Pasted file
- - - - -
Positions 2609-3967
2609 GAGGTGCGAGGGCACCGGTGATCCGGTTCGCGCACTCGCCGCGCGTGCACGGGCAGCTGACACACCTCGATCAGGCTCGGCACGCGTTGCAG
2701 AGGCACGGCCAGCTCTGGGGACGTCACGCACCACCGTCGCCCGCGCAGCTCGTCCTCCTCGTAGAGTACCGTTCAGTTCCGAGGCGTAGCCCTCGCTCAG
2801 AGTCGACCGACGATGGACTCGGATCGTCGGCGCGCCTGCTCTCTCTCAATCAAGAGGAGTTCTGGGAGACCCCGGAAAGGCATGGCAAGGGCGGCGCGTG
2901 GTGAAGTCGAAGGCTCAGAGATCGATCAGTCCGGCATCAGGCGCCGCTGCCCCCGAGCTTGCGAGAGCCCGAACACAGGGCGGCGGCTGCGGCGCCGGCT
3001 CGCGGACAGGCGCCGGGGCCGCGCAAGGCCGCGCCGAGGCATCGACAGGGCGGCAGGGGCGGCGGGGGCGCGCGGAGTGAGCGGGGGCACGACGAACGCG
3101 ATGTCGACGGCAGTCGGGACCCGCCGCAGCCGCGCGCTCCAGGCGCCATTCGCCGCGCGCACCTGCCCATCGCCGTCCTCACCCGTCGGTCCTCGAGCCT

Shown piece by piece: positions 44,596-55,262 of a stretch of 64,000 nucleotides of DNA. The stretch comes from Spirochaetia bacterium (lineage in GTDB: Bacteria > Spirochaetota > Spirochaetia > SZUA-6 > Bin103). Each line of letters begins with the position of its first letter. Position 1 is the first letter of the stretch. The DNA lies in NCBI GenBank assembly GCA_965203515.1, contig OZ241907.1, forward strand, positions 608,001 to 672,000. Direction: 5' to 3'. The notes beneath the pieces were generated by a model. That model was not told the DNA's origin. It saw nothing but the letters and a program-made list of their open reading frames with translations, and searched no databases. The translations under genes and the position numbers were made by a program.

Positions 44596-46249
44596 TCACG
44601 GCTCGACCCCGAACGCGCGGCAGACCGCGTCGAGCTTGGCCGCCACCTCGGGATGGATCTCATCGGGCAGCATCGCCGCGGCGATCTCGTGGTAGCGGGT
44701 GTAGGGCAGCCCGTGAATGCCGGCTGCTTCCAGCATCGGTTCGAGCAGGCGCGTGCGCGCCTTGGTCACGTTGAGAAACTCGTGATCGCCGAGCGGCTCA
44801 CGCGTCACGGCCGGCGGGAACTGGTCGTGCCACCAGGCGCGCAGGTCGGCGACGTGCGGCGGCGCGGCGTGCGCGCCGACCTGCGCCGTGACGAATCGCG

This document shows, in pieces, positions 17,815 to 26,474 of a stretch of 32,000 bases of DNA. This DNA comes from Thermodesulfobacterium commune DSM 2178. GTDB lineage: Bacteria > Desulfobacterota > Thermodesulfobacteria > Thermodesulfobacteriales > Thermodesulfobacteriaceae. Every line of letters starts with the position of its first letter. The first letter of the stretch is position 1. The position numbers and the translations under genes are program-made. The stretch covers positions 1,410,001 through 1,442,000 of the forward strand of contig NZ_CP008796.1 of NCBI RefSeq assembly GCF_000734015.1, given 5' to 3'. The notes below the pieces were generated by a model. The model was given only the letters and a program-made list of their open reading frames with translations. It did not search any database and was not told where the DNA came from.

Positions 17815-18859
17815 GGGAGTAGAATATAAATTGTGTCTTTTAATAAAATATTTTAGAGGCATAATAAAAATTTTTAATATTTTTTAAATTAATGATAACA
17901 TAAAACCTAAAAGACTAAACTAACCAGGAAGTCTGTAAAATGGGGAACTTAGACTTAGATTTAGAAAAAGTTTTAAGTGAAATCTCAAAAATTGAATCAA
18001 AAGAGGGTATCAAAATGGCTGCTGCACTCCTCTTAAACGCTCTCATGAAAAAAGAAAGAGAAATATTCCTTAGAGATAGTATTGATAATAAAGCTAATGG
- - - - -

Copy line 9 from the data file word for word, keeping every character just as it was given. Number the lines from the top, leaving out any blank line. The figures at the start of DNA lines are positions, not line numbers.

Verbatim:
Positions 44596-46249